By Mike Zwerin
PARIS, 15 DECEMBER 2005 —The following recommendations from around the
planet have been chosen on the basis of quality alone;
style has nothing to do with anything. As Duke Ellington famously said,
"there are only two kinds of music, good and bad."
Robert Magris Europlane: Check-In (Soul
Magris is a pianist who lives in Trieste, where this was
recorded for an Italian record company. It features a front line of Tony
Lakatos and Michael Erian, who are Hungarian and Austrian respectively, on
hard-driving tenor saxophones. This is more evidence that, although it was
once strictly American, jazz has become a universal language.
Me'Shell NdegeOcello: Dance of the Infidel
Bass-guitarist, arranger and singer, Me'Shell has been
influenced in more or less equal parts by Steve Coleman and Prince. She
has been a star since she signed with Madonna's Maverick label in the
1990s. The multitalented Meshell works solo much of the time. Making this
album, she was happy to be part of a band - which included Wallace Roney,
Kenny Garrett, Matthew Garrison, Jack De Johnette, Don Byron and Mino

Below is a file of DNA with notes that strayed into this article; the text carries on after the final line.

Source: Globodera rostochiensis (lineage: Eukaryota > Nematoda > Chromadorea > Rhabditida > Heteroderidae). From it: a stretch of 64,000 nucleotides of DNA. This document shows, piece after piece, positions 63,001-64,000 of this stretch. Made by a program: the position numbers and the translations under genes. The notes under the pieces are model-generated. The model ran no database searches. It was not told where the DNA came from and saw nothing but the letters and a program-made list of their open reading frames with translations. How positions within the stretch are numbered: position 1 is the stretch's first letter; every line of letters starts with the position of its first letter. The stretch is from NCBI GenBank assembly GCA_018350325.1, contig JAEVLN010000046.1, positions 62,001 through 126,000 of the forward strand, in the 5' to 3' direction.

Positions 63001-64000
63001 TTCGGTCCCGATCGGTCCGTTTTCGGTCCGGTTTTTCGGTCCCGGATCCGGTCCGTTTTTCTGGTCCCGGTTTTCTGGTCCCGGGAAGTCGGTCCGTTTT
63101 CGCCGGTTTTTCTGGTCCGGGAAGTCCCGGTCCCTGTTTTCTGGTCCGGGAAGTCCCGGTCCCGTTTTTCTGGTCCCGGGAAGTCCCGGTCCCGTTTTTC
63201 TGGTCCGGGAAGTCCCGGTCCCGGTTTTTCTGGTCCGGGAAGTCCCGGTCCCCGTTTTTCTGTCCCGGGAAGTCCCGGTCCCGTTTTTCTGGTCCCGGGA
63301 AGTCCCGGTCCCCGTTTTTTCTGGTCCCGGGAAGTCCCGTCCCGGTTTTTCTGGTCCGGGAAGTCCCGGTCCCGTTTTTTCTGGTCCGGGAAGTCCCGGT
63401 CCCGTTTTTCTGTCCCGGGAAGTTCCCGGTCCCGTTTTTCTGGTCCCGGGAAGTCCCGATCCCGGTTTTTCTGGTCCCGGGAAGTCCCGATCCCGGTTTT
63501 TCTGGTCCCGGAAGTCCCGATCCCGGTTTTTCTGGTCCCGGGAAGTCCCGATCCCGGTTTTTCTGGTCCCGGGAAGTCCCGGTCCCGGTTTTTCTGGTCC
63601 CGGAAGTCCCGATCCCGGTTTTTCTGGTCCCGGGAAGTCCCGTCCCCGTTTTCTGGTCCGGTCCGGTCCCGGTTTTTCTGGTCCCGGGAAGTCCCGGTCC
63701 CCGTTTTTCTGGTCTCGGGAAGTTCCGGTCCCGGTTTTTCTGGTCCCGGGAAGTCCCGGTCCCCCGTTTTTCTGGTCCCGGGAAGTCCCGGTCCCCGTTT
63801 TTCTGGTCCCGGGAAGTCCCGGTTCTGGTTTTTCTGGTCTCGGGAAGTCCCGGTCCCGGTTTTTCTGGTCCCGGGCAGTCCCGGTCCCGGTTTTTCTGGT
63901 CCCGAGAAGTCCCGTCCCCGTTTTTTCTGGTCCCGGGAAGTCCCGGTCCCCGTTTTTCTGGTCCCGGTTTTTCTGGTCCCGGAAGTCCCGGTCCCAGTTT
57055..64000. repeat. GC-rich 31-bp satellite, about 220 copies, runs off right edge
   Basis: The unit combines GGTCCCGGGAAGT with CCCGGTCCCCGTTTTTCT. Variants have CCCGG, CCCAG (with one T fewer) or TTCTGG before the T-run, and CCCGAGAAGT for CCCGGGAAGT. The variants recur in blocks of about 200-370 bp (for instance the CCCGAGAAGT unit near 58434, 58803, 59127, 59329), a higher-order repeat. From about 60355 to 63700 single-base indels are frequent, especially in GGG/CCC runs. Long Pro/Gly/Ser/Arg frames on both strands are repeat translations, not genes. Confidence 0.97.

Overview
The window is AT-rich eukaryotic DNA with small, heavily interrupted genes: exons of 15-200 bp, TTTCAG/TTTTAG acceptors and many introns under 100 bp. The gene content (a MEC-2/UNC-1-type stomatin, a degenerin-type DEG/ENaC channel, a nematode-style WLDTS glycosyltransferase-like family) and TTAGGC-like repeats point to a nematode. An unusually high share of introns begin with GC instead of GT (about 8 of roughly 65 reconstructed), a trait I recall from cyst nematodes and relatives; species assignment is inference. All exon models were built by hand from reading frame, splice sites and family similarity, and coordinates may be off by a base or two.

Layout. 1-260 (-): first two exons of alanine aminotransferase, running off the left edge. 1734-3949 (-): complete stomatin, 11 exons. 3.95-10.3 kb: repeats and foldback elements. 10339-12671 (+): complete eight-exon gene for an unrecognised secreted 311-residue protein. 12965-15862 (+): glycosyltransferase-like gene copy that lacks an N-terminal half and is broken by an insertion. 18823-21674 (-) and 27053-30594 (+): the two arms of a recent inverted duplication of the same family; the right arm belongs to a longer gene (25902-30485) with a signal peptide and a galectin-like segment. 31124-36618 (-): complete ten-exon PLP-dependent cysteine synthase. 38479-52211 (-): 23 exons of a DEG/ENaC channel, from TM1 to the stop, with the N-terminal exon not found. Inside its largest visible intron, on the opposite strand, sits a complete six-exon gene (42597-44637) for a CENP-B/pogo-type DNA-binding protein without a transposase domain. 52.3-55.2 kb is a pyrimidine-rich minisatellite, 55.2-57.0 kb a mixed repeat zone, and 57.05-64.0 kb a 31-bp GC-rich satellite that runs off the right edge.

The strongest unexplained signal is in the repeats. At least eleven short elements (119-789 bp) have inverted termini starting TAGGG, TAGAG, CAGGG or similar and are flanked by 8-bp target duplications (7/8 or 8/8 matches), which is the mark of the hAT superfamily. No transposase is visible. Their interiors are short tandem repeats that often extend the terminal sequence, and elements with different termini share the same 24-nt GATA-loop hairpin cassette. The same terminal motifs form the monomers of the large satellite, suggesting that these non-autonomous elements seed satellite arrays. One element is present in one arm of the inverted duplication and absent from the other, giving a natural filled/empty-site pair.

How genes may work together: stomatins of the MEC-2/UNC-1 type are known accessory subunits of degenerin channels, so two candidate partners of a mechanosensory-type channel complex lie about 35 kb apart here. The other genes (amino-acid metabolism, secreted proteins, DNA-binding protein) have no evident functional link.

Cinelu - for a change. They all move gracefully between jazz and rock,
soft and loud, freedom and structure, and the music of Northern and
Dexter Gordon: Mosaic Select (Mosaic Records/3
It is always a treat to hear a franchise tenor saxophonist at the top
of his game with a rhythm section worthy of him. Here he is with George
Cables, Rufus Reid and Eddie Gladden live at the Keystone club in San
Francisco in 1978 and 1979. Long-Tall Dexter was a big man with a big
sound who staked out his territory with great individuality, beauty, joy
and authority. The Mosaic label continues to keep such essential stuff in
their catalogue, though depending on where you live, you may have to go
online to find it: www.mosaicrecords.com.
Le Sacre du Tympan: Le Retour!" (Label Blue)
The name of
this French band is a pun on Le Sacré du printemps, Igor
Stravinsky's The Rite of Spring. Each track is another
percussive sound sketch - from Stravinsky's dissonance to Ellington's
consonance, with touches of salsa, bebop, Weather Report, a Balkan brass
band and kitschy James Bond and spaghetti-western soundtrack knockoffs.
The leader, Fred Pallem, calls it "Popp music."
Mike Zwerin's new book, The Parisian
Jazz Chronicles : An Improvisational Memoir, has just been published
by Yale University Press.